Eating disorders are complex conditions that arise from a combination of long-standing emotional, psychological, interpersonal and social issues. People with eating disorders often use food and the control of food as an attempt to deal with or compensate for feelings and emotions that may otherwise seem overwhelming.1
Sexual assault or abuse can have an effect on the victim’s perceived body image and affect their eating habits. For some victims, self-starvation, bingeing, and purging may begin as a way to cope with the trauma of the assault, to feel in control of a certain aspect of their lives. But ultimately, the damage caused by eating disorders can worsen their physical and emotional health as well as their self-esteem.1
Factors stemming from sexual abuse that may result in an eating disorder include:1
- Low self-esteem
- Feelings of inadequacy or lack of control in life
- Depression, anxiety, anger or loneliness
- Difficulty expressing emotions and feelings
While each situation is different, there are some general guidelines to consider if you know or suspect someone you love is suffering from an eating disorder:1
- Set aside time to meet with your loved one to discuss your concerns openly, honestly and in a supportive way.
- Avoid placing shame, blame or guilt on your loved one regarding his or her actions or attitude.
- Stay away from accusatory statements; use words like “I feel,” “I wish,” “I hope.”
- Remind your loved one that you care and want to support him or her in any way you can.
Eating disorders include:1
- Anorexia Nervosa - a serious, potentially life-threatening eating disorder characterized by self-starvation and excessive weight loss.
- Four primary symptoms: resistance to maintaining body weight, intense fear of weight gain, denial of the seriousness of low body weight, and loss of menstrual periods in girls/women
- Warning signs include: dramatic weight loss, preoccupation with weight and food, refusal to eat certain foods, frequent comments about feeling “fat,” anxiety about gaining weight, denial of hunger, development of food rituals, consistent excuses to avoid mealtimes, rigid exercise regimen despite weather or fatigue, withdrawal from usual friends and activities
- Health consequences: abnormally slow heart rate and low blood pressure, reduction of bone density (osteoporosis), muscle loss and weakness, severe dehydration, fainting, dry hair and skin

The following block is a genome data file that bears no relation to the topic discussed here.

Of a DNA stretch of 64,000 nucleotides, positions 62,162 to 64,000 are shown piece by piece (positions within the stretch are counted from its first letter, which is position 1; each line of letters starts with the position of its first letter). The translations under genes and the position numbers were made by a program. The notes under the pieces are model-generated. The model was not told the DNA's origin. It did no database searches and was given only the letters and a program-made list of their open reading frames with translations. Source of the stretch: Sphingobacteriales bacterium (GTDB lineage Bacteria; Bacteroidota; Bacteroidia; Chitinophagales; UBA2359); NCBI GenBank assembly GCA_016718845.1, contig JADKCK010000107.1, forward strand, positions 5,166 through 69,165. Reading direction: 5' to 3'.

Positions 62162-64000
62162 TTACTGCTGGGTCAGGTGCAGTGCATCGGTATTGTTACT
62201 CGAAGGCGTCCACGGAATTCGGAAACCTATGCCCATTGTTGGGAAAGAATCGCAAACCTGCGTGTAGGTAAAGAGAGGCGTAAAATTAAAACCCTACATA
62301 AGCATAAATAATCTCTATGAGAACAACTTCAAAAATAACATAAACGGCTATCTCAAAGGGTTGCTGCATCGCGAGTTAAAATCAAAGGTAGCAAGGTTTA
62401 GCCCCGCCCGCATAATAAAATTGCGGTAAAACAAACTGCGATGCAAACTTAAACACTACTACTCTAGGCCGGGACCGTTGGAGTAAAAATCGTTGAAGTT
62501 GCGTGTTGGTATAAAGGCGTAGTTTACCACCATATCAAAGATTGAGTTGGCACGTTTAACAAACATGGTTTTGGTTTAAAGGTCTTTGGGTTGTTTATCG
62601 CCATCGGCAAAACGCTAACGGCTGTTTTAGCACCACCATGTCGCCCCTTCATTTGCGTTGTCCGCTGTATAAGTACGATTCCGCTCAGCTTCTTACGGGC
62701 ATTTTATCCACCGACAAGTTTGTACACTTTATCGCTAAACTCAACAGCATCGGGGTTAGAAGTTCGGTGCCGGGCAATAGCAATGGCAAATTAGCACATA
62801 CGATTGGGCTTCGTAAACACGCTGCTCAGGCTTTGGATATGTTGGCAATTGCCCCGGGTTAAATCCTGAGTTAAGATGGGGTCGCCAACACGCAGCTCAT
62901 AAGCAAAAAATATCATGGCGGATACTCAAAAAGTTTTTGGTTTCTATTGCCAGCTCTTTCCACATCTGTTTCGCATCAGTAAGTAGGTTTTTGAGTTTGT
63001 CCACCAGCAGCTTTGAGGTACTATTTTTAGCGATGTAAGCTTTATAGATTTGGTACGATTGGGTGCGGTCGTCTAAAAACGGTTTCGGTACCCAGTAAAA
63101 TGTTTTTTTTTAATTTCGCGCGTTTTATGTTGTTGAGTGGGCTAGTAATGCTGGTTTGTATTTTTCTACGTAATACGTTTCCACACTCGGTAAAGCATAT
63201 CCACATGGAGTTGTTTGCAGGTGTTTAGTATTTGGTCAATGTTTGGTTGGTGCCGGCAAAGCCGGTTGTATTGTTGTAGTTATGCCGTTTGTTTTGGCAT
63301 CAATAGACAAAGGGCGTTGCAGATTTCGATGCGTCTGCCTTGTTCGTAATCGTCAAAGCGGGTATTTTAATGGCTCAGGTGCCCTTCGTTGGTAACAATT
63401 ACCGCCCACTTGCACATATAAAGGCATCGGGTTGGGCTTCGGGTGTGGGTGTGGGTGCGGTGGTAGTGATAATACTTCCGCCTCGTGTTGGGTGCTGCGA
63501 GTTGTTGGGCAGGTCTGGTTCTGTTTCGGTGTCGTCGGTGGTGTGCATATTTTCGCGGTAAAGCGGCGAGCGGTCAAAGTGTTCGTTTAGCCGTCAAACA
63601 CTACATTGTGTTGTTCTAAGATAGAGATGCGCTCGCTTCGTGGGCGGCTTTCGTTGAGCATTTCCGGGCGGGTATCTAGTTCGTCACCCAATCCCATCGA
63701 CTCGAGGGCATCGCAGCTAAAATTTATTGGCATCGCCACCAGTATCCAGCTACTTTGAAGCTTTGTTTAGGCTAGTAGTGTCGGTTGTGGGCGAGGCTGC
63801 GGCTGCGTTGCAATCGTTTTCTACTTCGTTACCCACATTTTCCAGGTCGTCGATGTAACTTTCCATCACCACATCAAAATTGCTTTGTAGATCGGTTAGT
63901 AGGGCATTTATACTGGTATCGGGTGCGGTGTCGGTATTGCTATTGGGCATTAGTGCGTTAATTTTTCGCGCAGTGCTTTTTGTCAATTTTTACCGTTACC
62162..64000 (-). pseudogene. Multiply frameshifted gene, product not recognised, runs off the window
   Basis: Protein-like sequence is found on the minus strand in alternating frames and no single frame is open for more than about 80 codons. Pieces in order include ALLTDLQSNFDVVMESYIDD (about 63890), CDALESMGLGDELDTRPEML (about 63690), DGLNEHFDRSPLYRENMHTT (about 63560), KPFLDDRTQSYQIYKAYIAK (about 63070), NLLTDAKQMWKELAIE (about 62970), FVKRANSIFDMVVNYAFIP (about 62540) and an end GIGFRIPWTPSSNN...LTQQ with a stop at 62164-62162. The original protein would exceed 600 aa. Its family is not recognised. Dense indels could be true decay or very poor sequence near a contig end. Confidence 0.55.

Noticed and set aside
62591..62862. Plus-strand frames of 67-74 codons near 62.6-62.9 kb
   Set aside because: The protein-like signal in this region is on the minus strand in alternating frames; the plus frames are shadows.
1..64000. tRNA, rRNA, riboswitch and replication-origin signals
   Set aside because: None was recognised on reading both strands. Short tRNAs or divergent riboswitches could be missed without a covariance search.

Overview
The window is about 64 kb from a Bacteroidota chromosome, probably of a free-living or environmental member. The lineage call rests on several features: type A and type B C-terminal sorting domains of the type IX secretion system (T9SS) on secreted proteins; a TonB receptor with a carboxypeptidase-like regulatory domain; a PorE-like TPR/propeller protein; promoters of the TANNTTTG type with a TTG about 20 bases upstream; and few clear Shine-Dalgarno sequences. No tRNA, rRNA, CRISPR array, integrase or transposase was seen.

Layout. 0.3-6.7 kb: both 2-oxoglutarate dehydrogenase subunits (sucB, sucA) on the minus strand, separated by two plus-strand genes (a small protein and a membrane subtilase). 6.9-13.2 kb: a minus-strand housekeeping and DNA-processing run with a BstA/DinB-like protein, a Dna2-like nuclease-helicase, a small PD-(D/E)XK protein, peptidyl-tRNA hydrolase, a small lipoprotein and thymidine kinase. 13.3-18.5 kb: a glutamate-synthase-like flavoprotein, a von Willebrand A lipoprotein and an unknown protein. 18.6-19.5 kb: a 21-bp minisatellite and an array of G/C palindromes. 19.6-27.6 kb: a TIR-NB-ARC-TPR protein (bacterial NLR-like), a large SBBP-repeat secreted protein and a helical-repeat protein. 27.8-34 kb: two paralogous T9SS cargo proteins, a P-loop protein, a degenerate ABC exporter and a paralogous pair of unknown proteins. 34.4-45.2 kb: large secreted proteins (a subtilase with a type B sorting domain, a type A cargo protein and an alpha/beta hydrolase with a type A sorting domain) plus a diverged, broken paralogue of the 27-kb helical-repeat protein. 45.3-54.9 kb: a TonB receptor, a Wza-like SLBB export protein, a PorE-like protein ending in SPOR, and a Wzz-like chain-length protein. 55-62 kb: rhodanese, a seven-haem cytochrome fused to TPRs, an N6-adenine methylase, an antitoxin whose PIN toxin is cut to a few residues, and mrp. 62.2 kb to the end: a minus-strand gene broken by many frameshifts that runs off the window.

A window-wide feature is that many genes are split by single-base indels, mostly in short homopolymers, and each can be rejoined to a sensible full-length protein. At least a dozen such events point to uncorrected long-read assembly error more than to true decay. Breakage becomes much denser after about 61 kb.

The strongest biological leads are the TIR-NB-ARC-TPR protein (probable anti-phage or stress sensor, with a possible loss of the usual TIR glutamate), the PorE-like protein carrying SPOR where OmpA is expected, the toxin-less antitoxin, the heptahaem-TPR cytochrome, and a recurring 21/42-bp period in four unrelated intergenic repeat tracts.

- Binge Eating Disorder - eating disorder characterized by recurrent binge eating without the regular use of compensatory measures to counter the binge eating.
- Four primary symptoms: frequent episodes of eating large quantities of food in short periods of time, feeling out of control over eating behavior, feeling ashamed or disgusted by the behavior, eating when not hungry and eating in secret
- Health consequences: high blood pressure, high cholesterol levels, heart disease, diabetes mellitus, gallbladder disease
- Bulimia Nervosa - serious, potentially life-threatening eating disorder characterized by a cycle of bingeing and compensatory behaviors such as self-induced vomiting designed to undo or compensate for the effects of binge eating.
- Three primary symptoms: regular intake of large amounts of food accompanied by a sense of loss of control over eating behavior; regular use of inappropriate compensatory behavior such as self-induced vomiting or laxative abuse or fasting; extreme concern with body weight and shape
- Warning signs: disappearance of large amounts of food in short periods of time, frequent trips to the bathroom after meals, rigid exercise regimen despite weather or fatigue, unusual swelling of cheeks or jaw area, calluses on the back of the hands and knuckles, discoloration or staining of teeth, withdrawal from usual friends and activities
- Health consequences: electrolyte imbalances that can lead to irregular heartbeats and possibly heart failure, inflammation and possible rupture of the esophagus from frequent vomiting, tooth decay and staining from stomach acids released during vomiting, chronic irregular bowel movements and constipation as a result of laxative abuse, gastric rupture
The most effective and long-lasting treatment for eating disorders is a form of therapy or counseling, along with attention to medical and nutritional needs. Each treatment will vary according to the patient’s particular issues, needs and strengths.1
- Psychological counseling – a licensed health professional addresses both the eating disorder symptoms and the underlying forces that contributed (in this case, sexual assault)
- Outpatient therapy – support groups, nutritional counseling and/or psychiatric medications under careful supervision
- Hospital-based care – necessary when an eating disorder has led to physical problems that may be life-threatening, or when it is associated with severe psychological or behavioral problems